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Doctor speaks with patient about medical conditions related to hearing loss and tinnitus.

Aging is one of the most typical indicators of hearing loss and let’s face it, as hard as we might try, we can’t escape aging. But were you aware hearing loss has also been linked to between
loss issues
that are treatable, and in many cases, can be prevented? You may be surprised by these examples.

1: Diabetes

A widely-quoted 2008 study that looked at over 5,000 American adults found that diabetes diagnosed people were two times as likely to suffer from mild or greater hearing loss when screened with low or mid-frequency sounds. Impairment was also more likely with high-frequency sounds, but not as extreme. It was also revealed by researchers that people who had high blood sugar levels but not so high as to be diagnosed with diabetes, put simply, pre-diabetic, were 30 % more likely to have hearing loss than people with healthy blood sugar. A more recent 2013 meta-study (you got it, a study of studies) found that there was a persistent association between hearing loss and diabetes, even when when all other variables are accounted for.

So the link between loss of hearing and diabetes is pretty well established. But why should diabetes put you at greater danger of getting hearing loss? Science is at a bit of a loss here. Diabetes is connected to a wide variety of health problems, and notably, the eyes, extremities and kidneys can be harmed physically. One hypothesis is that the the ears may be similarly affected by the disease, hurting blood vessels in the inner ear. But it may also be related to general health management. A 2015 study highlighted the link between loss of hearing and diabetes in U.S veterans, but particularly, it revealed that those with uncontrolled diabetes, in essence, that those with untreated and uncontrolled diabetes, it discovered, suffered more. If you are worried that you might be pre-diabetic or are suffering from undiagnosed diabetes, it’s essential to consult with a doctor and have your blood sugar evaluated. It’s a good idea to have your hearing checked if you’re having trouble hearing also.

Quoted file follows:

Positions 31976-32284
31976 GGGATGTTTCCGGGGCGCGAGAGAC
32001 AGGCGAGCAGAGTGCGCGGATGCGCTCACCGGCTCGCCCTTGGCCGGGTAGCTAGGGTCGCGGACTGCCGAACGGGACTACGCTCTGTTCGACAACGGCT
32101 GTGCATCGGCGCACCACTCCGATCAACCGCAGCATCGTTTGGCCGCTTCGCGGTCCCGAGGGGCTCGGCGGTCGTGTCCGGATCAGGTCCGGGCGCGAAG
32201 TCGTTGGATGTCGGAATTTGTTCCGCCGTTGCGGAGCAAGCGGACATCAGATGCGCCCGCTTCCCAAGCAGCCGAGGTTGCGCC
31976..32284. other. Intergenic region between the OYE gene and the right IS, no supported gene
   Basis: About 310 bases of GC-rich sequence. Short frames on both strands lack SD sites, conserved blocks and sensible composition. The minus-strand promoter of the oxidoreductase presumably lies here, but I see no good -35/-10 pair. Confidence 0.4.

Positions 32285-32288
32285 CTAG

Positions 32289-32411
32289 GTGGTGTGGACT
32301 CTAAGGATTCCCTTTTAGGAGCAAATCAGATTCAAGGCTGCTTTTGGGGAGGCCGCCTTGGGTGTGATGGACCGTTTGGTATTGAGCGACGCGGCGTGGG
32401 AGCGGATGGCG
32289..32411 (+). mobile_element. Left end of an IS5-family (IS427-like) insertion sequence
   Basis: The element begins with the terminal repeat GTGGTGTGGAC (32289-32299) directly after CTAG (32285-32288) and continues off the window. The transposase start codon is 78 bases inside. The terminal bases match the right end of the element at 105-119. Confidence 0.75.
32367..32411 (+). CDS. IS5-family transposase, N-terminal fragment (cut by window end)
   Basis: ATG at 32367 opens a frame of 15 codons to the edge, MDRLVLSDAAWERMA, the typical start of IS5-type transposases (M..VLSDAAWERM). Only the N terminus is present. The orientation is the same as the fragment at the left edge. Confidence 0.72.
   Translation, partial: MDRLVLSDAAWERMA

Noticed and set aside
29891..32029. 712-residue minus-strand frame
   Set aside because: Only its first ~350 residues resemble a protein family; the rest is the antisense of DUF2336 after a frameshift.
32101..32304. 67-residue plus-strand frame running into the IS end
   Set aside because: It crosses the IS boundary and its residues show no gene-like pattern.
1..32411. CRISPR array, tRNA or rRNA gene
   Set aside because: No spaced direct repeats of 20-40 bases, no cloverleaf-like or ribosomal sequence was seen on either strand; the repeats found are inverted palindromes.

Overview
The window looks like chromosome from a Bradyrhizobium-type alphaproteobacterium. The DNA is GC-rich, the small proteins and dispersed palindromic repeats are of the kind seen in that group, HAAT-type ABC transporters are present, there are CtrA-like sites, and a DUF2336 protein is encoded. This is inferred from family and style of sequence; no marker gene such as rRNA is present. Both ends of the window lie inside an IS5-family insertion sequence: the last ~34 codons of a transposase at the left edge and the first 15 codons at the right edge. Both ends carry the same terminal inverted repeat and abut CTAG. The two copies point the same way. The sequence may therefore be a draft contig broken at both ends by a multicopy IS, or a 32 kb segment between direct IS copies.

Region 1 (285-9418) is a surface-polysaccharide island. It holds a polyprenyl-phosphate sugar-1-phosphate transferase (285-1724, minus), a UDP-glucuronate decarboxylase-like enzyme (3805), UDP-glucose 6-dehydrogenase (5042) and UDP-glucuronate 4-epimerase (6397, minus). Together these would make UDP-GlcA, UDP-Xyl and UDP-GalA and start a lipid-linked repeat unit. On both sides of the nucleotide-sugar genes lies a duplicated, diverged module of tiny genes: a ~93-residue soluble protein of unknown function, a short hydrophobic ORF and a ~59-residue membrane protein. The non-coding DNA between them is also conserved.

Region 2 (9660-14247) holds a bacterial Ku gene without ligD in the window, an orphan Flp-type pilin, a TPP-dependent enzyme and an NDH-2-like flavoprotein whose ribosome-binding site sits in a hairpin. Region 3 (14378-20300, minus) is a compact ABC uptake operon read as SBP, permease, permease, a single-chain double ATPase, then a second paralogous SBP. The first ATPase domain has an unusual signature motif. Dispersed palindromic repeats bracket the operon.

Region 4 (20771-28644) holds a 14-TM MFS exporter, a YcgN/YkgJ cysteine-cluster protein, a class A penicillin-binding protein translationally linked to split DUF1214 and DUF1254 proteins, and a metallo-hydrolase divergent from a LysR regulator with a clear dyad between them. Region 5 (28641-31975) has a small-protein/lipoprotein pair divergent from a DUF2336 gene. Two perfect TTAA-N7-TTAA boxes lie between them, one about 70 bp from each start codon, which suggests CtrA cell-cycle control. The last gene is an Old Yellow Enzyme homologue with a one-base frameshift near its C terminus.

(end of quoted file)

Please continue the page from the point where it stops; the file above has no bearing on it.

2: Falling

You could have a bad fall. It’s not really a health problem, because it’s not vertigo but it can result in lots of other difficulties. A study performed in 2012 showed a strong link between the chance of falling and hearing loss though you may not have suspected that there was a connection between the two. Looking at a trial of over 2,000 adults ages 40 to 69, researchers found that for every 10 dB increase in loss of hearing (as an example, normal breathing is about 10 dB), the chance of falling increased 1.4X. This connection held up even for individuals with mild hearing loss: Within the previous 12 months individuals with 25 dB of hearing loss were more likely to have fallen than people with normal hearing.

Why would you fall just because you are having problems hearing? There are numerous reasons why hearing issues can lead to a fall besides the role your ears play in balance. While this research didn’t go into what had caused the participant’s falls, the authors theorized that having difficulty hearing what’s going on around you you (and missing an important sound such as a car honking) may be one problem. But if you’re struggling to pay attention to sounds near you, your split attention means you may be paying less attention to your physical environment and that could end up in a fall. The good news here is that treating hearing loss may potentially minimize your risk of suffering a fall.